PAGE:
Hudson Valley Parent

HVP September 2015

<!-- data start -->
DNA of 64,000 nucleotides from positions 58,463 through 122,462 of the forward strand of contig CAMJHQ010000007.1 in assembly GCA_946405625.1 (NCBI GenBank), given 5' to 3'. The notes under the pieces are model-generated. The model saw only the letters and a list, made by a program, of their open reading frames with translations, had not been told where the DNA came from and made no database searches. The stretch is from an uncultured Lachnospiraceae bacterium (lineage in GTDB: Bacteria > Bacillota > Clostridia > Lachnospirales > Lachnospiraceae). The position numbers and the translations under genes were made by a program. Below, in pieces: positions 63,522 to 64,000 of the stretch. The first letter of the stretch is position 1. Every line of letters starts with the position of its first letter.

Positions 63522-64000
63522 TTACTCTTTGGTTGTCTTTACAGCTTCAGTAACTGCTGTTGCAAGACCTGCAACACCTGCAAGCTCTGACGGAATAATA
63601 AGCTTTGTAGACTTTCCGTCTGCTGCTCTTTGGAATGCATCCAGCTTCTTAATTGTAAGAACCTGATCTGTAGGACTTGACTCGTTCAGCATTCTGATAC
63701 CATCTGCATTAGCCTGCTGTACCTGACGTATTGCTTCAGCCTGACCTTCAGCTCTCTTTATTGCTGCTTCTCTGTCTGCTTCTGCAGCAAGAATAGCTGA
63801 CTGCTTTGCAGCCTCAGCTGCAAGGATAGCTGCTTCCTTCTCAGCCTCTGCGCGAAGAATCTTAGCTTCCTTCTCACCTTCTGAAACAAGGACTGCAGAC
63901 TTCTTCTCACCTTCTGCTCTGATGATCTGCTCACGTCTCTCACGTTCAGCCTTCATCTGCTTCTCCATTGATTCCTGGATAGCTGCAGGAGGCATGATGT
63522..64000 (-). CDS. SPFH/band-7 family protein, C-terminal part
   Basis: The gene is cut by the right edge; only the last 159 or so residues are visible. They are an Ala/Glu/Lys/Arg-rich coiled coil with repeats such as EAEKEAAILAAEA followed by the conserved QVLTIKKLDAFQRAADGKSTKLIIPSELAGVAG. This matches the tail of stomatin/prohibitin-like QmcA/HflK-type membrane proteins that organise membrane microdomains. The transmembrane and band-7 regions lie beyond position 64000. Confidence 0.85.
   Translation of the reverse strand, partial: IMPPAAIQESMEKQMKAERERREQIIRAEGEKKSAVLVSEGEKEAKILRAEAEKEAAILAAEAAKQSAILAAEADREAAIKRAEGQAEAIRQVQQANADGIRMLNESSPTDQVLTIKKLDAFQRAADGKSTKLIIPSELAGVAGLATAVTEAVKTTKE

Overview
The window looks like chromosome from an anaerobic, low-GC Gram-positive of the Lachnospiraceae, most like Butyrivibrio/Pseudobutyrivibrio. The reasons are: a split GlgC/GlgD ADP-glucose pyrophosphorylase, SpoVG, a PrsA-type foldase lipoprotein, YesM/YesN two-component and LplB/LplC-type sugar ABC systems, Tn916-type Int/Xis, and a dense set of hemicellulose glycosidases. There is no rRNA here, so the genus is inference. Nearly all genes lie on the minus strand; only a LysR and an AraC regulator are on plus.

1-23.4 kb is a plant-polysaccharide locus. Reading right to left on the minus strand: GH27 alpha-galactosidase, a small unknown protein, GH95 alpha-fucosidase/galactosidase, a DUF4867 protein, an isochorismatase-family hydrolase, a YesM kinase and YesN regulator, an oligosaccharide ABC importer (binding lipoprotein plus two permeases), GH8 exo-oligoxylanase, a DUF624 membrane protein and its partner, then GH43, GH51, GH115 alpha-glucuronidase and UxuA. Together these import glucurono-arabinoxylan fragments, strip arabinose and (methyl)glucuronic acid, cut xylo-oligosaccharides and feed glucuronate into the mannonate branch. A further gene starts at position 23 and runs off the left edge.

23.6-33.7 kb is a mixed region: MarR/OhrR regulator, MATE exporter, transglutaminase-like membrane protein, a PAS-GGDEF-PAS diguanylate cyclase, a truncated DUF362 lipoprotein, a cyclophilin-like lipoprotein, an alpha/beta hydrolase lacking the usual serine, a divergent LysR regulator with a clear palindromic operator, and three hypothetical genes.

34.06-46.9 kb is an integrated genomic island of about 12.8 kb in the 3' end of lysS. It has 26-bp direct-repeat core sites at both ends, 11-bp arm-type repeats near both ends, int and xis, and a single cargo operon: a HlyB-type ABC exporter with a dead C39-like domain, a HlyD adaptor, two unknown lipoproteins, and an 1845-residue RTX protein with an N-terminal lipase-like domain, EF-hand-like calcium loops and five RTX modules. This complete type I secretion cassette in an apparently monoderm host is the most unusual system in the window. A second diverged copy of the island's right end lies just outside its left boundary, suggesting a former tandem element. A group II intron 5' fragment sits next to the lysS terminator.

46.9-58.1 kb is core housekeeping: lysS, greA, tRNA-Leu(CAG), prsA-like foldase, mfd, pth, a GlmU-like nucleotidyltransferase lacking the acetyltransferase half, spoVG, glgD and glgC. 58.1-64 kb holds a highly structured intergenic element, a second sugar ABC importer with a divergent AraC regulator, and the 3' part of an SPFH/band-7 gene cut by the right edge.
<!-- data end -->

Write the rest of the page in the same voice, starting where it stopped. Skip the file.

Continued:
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22 Hudson Valley Parent ■ September 2015 By MALIA JACOBSON S ports injuries are sidelining more young athletes than ever before, a trend that concerns doctors, coaches, and parents. According to the STOP Sports Inju- ry Campaign, 2 million sports injuries strike high school students each year. Doctors are seeing serious injuries in children as young as 5; kids under 14 account for 40 percent of sports-relat- ed injuries treated in hospitals. For some, injuries are a temporary setback. Basketball player McKenzie Heaslet, then 18, missed only two days of practice after a wayward elbow shattered her nose during a game. One month later, she played in her third straight state champi- onship game, winning the title with her teammates. Her mom, Dianne, knows the injury could have been much worse. "We got really lucky," she says. Many others aren't as fortunate. Sports injuries can stop budding ath- letes in their tracks and reduce their ability to enjoy healthy exercise later in life, says Lyle J. Micheli, M.D., director of sports medicine at Boston Children's Hospital and professor of orthopedics at Harvard Medical School. Doctors point to several reasons for recent increases in injury rates: greater recognition of some types of injury (like concussion); year- round training for athletes; and more intense training at younger ages. "Young kids—11, 12 years old—are swimming thousands of yards a day," says Micheli. "A decade ago, we wouldn't see that type of training intensity until college." Fear of injury shouldn't stop kids from participating in sports, though. Organized sports boost fi tness and teach important skills like coopera- tion, perseverance, and team build- ing. Help ensure that your budding athlete stays on the fi eld and out of the emergency room with the right safety measures. Focus on fun Enjoyment is the key to safe sportsmanship, says Micheli, so make sure kids truly want to participate. Those who play to please parents, friends, or coaches, instead of for pure enjoyment, may be less likely to take a break if they're in pain or fatigued. Watch for signs of burnout, in- cluding irritability, trouble sleeping, Kids are especially vulnerable to injury during growth spurts. If your child is growing (sudden increases in appetite and sleep needs are signs of a growth spurt), take extra safety precautions. Safer sports 8 ways to protect young athletes from injuries (Continued on Page 24)

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